Why it's time to delete your digital footprint

Get a better online experience while protecting your privacy

Man using laptop and smartphone outdoors
(Image credit: Getty Images)

Imagine if someone followed you everywhere you went, listening to your conversations, tracking your movements and recording everything you read, said or bought. It'd be awful, and yet that happens every day online – often without your knowledge and sometimes without your permission. That's why it's really important to know about your digital footprint, and to control the information you're sharing online.

Your digital footprint is what's left behind whenever you do something online, such as visiting an online shop, using Google, posting a comment on social media and so on. Those things are recorded, and together they can create a very detailed picture of who you are, what you do and even what you think. That picture can be seen by marketers, potential employers and even potential partners – and it can be a goldmine for online criminals too. The good news is that Norton Anti-Track makes it easy for you to power up your privacy. 

Why should you care about your digital footprint?

There are three key reasons to care about your digital footprint. The first and probably the most important is that if you're not careful about what you're sharing and what's tracking you, that can increase the risk of fraud and other online crimes: the more information a criminal can gather about you, the more effectively they can target you or impersonate you. 

That's a pretty good reason to want to protect your privacy, but there are some other very important ones too. Your digital footprint can affect your reputation too, because the things you do online might be found when someone wants to know more about you. That someone could be a potential employer, a potential customer for your business or even a date.

Our digital footprints are often much bigger and hang around for much longer than we might imagine. And while most digital devices come with some basic security features, they may not be fully equipped for the privacy invaders or help you reduce your digital footprint. But the good news is that with the right tips and tools you can take control of what information you share with the sites you visit, protect your privacy online, and keep your devices safer and more secure.

How to check your digital footprint

The simplest way to start looking at your digital footprints is to do a Google or Bing search for your own name and any previous names. Don't forget to use image search and video search too. And if you use social media, it's a very good idea to go into your privacy settings for each service you use. Social networks are really keen on getting you to share as much data as possible, and possibly share it with a wide audience and advertisers too. You can limit that in the privacy settings.

It's also a good idea to search for your email address(es) using a breach detection service. That's a tool that can tell you if your email has been leaked in a data breach; that's when customer information held by companies gets leaked online. 

Together these tips can help you see what's publicly available. But they can't tell you what secret trackers have been recording, or what information marketers might hold about you. What you can do, though, is use solid antitracking software to limit that tracking and information gathering or prevent it altogether. That's exactly what Norton AntiTrack is designed to do.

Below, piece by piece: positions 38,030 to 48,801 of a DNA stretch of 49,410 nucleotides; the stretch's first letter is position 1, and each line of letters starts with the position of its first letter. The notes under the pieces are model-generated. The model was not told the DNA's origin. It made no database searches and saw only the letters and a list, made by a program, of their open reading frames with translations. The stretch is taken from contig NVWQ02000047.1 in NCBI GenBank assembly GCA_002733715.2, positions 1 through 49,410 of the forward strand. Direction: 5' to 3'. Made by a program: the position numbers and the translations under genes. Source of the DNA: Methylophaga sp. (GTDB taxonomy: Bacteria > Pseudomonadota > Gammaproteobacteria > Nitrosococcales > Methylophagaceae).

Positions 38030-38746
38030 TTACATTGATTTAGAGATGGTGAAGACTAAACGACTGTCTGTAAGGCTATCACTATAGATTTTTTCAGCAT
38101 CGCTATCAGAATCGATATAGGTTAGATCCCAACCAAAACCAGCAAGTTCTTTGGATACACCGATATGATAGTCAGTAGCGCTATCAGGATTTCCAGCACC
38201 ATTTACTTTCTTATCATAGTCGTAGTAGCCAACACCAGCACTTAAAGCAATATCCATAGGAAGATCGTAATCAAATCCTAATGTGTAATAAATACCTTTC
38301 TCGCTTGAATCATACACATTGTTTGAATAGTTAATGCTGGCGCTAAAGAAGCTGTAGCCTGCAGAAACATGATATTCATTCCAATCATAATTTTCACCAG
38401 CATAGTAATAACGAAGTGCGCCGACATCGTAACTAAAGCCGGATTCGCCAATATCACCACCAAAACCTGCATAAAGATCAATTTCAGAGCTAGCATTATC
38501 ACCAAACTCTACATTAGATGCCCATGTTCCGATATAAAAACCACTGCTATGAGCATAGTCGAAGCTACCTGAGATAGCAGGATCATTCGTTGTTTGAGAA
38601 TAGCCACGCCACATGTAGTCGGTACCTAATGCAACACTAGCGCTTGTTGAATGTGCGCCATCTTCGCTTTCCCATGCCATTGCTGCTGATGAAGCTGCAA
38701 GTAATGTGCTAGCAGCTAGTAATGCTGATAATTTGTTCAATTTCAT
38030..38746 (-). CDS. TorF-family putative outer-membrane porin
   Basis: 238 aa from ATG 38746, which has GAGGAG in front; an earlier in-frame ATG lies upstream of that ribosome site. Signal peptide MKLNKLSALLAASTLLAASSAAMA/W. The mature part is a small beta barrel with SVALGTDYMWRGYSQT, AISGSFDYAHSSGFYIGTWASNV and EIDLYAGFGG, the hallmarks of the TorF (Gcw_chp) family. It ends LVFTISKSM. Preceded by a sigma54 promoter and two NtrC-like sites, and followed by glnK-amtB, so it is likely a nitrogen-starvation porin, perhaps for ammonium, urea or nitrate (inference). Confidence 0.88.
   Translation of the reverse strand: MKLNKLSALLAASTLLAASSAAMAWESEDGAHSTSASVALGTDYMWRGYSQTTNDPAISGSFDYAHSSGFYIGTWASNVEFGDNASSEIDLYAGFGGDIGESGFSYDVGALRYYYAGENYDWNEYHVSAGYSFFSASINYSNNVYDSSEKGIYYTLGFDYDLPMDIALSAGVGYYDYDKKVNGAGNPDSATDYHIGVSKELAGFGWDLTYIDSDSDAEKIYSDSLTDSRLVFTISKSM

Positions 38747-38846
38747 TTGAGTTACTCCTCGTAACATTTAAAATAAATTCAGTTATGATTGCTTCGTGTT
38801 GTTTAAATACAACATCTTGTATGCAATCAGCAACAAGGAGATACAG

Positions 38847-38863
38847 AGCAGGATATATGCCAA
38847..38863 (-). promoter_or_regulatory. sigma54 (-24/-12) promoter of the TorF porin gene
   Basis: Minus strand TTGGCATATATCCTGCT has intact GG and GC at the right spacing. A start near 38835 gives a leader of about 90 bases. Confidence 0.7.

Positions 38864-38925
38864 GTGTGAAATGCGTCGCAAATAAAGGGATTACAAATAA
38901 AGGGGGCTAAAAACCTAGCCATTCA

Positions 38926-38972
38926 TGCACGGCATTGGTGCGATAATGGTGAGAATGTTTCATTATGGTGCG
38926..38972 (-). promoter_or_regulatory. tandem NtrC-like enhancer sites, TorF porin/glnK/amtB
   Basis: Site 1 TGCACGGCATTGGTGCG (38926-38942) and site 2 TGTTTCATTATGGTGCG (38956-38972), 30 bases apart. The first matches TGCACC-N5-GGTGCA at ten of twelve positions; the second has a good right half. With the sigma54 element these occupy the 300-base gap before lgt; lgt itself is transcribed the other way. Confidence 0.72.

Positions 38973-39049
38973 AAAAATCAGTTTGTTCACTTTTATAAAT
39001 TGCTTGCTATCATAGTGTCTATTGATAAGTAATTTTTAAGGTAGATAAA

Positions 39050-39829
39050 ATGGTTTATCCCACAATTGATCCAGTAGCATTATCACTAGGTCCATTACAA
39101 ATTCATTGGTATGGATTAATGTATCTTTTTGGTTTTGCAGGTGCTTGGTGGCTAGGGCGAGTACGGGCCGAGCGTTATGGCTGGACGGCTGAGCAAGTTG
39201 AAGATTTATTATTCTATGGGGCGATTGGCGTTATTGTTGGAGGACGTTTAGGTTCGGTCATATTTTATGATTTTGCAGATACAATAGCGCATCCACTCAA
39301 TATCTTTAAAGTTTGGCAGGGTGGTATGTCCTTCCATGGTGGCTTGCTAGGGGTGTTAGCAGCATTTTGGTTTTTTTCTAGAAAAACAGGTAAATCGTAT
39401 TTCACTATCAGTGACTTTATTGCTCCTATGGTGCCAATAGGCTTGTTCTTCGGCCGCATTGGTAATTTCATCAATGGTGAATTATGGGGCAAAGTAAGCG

The safer way to surf

Norton AntiTrack has anti-fingerprinting technology to prevent sites and services from tracking your online activities. That delivers privacy protection beyond what private browsing can deliver in incognito mode.

That technology also makes your browsing on the internet better. Many websites are absolutely teeming with trackers that can make web pages slow to load or scroll. Norton AntiTrack helps block those trackers and other privacy invaders from loading – and that means faster, smoother, more responsive web pages. It also means less invasive adverts.

Another common privacy invasion is when sites pass on your email address to other companies so they can try and sell you stuff. Norton AntiTrack can stop that too. On Windows, its Private Email masks your private email address, remove hidden email trackers, and create unlimited unique email aliases that you can use instead of your real one when you're signing up for newsletters, ordering online or doing anything else where a site wants your address.

You can get Norton AntiTrack as a stand-alone service.  You can also get additional online privacy as part of certain Norton 360 plans, which get you a VPN so you can use the internet anonymously and help you protect your private information when connected to the internet by sending all your data through an encrypted tunnel; powerful anti-virus and anti-malware protection to prevent spyware and other invaders from getting onto your devices; tools to detect if your personal information is on the dark web; and much more. It can even tell you how your credit report and scores are looking¹, and its protection can be shared across your devices and with your family.

Click here to find out how to protect your privacy, reduce your digital footprint and have a happier, safer online experience.

¹ Norton Credit Portal features provided by TransUnion International UK Limited. Accessible to +18 residents of UK, IOM & Channel Islands, after successful registration & verification. Terms apply.


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